This small, portable Jabra camera could fix your clunky videoconferencing experience.
What has three lenses, two microphones, open APIs, a bunch of AI smarts and could help you consult on commercial real estate?
That’s not a joke question: the answer is the PanaCast 3 camera from Jabra, which it launched in Australia recently.
The PanaCast (pictured) is about the size of a deck of cards, has a clip you can use to mount on almost anything and also comes with a stand on which it can perch.
The $1350 device combines the input of three 13-megapixel cameras into a 180-degree panorama that, as demonstrated to our sister site CRN, lets a casual videoconference capture plenty of people around a table rather than forcing the “bus-aisle view” that comes when a group crowd around the single camera embedded in a laptop computer.
By offering a smaller, portable device, Jabra thinks it can offer the big-room videoconference experience at a price that quickly delivers ROI.
As anyone who has endured a sub-par videoconference can attest, better video makes them more usable and therefore more likely to take place and meet their mission of enabling rich communications without earning anyone a single frequent flyer point.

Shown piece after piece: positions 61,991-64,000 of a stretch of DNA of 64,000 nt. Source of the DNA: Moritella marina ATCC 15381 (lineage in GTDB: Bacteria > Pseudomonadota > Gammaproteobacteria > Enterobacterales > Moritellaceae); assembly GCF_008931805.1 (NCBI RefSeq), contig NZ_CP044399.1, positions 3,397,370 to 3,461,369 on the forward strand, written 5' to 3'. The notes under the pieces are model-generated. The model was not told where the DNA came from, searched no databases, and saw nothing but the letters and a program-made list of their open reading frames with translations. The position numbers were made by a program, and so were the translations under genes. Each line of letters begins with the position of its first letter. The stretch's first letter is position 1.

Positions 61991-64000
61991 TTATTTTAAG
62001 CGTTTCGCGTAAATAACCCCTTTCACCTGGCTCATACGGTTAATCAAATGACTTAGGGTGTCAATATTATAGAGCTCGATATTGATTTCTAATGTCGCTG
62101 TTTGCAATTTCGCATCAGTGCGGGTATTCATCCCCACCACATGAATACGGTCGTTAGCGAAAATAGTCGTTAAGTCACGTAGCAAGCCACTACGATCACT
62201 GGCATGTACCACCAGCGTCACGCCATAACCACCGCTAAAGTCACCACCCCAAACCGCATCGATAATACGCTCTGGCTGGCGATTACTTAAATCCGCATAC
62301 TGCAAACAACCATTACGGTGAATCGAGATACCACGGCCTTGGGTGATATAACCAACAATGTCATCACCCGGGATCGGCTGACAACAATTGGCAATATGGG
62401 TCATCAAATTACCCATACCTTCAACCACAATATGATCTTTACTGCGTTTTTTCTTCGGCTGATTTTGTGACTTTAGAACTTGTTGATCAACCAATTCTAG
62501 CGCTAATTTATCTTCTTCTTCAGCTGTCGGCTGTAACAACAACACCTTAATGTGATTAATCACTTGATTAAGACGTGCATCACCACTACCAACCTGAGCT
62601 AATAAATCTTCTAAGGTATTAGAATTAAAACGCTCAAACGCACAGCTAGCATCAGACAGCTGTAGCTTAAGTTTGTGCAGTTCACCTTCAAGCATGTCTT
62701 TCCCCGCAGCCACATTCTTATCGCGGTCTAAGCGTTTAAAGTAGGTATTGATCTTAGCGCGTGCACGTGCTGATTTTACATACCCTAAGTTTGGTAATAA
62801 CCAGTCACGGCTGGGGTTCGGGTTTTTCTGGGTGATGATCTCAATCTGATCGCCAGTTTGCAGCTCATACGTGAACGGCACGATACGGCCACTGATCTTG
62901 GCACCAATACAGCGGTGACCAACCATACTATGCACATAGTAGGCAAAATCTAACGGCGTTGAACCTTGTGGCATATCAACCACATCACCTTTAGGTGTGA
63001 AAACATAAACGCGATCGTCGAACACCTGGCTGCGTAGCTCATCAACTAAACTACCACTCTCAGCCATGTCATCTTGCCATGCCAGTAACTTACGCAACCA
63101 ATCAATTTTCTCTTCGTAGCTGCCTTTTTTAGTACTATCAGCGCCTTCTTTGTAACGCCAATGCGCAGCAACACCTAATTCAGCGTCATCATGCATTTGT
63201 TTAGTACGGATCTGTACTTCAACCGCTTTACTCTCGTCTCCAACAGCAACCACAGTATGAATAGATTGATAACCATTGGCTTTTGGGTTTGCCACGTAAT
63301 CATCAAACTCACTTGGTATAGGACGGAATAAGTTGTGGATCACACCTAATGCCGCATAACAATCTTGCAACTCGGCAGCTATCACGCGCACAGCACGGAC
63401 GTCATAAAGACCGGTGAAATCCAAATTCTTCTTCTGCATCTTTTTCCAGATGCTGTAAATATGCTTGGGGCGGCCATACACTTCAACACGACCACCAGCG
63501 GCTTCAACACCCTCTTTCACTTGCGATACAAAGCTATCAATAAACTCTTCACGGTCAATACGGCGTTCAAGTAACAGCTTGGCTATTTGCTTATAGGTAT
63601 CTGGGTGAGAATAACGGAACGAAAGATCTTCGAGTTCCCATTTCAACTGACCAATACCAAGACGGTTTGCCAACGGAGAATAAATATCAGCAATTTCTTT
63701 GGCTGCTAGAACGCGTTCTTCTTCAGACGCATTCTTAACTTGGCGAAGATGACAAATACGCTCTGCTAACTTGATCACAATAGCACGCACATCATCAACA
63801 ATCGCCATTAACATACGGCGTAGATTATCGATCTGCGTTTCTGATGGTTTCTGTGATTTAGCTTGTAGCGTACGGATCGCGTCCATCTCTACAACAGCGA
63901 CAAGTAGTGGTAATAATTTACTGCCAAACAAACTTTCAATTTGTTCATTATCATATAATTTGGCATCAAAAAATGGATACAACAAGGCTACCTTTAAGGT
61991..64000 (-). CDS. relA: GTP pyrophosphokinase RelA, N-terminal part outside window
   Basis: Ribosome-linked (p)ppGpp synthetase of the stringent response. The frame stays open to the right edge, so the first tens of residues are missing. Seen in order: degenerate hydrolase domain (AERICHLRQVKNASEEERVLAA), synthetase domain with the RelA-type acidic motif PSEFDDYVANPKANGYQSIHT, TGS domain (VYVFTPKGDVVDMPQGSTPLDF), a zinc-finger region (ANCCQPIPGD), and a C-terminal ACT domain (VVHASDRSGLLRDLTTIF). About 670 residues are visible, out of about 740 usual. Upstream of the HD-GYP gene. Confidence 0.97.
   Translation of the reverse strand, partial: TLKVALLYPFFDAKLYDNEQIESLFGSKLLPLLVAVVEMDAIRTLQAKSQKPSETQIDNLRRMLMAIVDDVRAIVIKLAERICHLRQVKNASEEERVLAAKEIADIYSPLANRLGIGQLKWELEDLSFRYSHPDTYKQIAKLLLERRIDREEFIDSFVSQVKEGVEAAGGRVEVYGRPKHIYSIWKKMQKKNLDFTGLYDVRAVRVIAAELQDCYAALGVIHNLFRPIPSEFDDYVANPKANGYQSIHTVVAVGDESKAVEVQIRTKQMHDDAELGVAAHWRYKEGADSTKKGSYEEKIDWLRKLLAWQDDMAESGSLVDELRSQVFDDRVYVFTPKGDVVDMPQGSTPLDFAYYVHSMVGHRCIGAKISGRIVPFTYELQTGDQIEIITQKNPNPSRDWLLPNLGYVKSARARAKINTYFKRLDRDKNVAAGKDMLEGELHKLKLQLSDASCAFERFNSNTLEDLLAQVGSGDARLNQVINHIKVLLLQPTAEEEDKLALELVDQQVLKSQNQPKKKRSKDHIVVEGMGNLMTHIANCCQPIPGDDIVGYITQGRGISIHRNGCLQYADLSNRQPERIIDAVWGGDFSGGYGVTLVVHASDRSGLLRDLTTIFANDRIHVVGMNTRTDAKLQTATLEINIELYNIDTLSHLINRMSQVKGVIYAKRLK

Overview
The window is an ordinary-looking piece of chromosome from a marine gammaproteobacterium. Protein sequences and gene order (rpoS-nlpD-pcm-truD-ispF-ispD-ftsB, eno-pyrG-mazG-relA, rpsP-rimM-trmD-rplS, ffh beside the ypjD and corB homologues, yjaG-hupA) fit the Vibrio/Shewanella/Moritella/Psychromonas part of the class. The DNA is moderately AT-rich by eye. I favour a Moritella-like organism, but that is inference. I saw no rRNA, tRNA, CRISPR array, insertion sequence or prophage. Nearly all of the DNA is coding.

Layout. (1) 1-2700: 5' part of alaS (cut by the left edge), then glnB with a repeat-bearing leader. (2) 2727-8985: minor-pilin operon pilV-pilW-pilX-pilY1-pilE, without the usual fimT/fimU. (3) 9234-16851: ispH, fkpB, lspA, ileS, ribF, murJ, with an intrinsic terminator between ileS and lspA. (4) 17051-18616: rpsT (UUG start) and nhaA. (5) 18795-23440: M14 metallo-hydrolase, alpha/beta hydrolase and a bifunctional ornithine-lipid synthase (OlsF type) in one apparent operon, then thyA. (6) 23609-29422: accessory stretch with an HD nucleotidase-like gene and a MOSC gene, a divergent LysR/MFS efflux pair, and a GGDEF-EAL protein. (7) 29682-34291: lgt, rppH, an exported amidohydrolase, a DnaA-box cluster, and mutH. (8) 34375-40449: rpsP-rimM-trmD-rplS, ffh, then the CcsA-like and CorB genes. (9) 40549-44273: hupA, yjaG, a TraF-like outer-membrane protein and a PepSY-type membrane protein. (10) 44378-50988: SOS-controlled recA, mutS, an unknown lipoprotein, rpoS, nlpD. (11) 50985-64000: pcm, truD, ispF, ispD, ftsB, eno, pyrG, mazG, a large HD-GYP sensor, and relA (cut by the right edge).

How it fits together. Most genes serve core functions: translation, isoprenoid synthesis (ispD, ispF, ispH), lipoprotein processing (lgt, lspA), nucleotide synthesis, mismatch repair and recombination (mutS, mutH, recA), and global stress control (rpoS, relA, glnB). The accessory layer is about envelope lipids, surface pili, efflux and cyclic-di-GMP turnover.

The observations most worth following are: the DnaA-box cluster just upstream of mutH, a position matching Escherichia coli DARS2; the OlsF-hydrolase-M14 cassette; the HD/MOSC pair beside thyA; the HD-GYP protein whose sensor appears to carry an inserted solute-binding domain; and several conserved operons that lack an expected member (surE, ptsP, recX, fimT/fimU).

But Jabra thinks the PanaCast’s powers extend beyond that by offering AI and open APIs that open up new possibilities. One of which is integration with Mezzo, video analytics software from distie AVT that can detect when a room is empty or count the number of people in a room.
As explained to CRN by Jabra ANZ MD David Piggott and AVT's acting CEO Paul Fouracre, if Mezzo and the Panacast detect there’s nobody in a room at a time it’s been booked for a meeting, it could link to a room booking app - or even just Exchange – and cancel a meeting so somebody else can use the room.
Such data could even, over time, offer insights into how many people actually use a meeting room and therefore let a business plan how to configure its offices into right-sized spaces.
And that’s the link to commercial real estate consultancy. Piggott and Fouracre suggested there will be buyers most interested in a product that both lets them stage lovely videoconferences and negotiate a more cost-effective lease.